Another book that's got an interesting approach on this subject is Mastering the Marathon: Time-Efficient Tips for the Over 40 Runner, by Don Fink.
I've been loosely following his approach because I'm an over-40 novice-ish runner, and I'm very prone to over-training injuries, in particular because I have hyper-mobile joints. (For example, I can rotate my feet almost 180 degrees backward.)
Fink focuses more on quality than quantity and, like a number of other coaches, stresses 3 key workouts per week: Tempo run (a medium-length run at race pace), Speed run, and Long, Slow Run. What's interesting, though, is that he explains that you can do some or all of the Speed run and LSR through a combination of running and cross-training, in order to reduce the risk of injury. The only "run" that he says needs to be a "pure" run is the tempo run.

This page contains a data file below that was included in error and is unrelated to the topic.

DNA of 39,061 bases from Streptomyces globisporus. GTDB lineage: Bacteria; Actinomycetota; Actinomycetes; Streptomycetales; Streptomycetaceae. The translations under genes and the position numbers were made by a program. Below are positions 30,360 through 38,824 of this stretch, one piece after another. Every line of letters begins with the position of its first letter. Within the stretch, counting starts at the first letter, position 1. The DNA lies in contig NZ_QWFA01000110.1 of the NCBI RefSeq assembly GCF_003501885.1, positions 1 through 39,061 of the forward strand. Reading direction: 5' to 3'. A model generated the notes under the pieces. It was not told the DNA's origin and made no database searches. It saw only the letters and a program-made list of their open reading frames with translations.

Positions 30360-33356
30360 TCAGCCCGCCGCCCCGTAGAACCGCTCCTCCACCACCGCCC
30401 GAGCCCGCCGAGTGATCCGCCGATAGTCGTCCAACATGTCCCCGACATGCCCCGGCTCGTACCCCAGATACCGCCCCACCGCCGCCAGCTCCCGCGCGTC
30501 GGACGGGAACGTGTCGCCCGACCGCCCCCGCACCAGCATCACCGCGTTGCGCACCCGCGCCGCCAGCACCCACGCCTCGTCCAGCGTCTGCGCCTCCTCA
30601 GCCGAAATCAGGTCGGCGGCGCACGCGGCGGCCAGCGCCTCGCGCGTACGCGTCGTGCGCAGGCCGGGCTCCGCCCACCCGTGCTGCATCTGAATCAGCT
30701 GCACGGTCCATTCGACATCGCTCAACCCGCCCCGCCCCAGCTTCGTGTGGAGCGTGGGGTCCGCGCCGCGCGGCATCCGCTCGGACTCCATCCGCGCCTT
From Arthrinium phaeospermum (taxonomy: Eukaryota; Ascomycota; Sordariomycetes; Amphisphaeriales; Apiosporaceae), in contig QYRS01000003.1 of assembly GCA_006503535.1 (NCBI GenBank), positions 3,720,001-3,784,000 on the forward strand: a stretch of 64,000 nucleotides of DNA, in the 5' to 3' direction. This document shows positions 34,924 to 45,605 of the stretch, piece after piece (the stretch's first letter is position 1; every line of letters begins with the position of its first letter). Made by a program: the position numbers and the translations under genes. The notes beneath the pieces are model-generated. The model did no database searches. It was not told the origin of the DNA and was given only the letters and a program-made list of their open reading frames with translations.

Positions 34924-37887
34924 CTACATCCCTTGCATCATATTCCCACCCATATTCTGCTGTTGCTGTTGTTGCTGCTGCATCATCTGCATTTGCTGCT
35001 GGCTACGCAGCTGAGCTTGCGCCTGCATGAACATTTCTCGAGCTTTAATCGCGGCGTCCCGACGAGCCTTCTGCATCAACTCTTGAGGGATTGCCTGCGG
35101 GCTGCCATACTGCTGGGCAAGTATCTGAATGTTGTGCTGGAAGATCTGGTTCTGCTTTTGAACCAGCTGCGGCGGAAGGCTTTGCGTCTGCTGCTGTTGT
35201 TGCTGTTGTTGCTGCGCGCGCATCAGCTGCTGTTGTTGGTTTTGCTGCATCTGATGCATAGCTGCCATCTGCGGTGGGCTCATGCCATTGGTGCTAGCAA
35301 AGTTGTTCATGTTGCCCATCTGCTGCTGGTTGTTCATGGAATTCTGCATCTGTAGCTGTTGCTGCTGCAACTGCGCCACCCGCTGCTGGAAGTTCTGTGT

I've been following this approach for the year, and (knock on wood) it seems to be working for me. I generally follow a 9-day cycle (2 days on, 1 day rest, multipled by 3), so I do a long slow run only every 9th day (instead of every 7 days). My LSR is a combination of running and elliptical (usually I start in the elliptical to warm up for 10-20 minutes, then run for 30-60 minutes, then switch back to the elliptical and then try to end with 10 minutes of running). This allows me to build endurance without all the pounding. Also, by finishing with running, I do build up some experience running while "fatigued". I don't do a lot of speed work, but I usually do some once per week and either do it as a run or on the elliptical. I also usually do the elliptical or bike on days 2, 5 and 8 of the cycle.
In addition to the cardio work, I do a lot more core strength training than I used to, and I do that about 2 out of 3 days.
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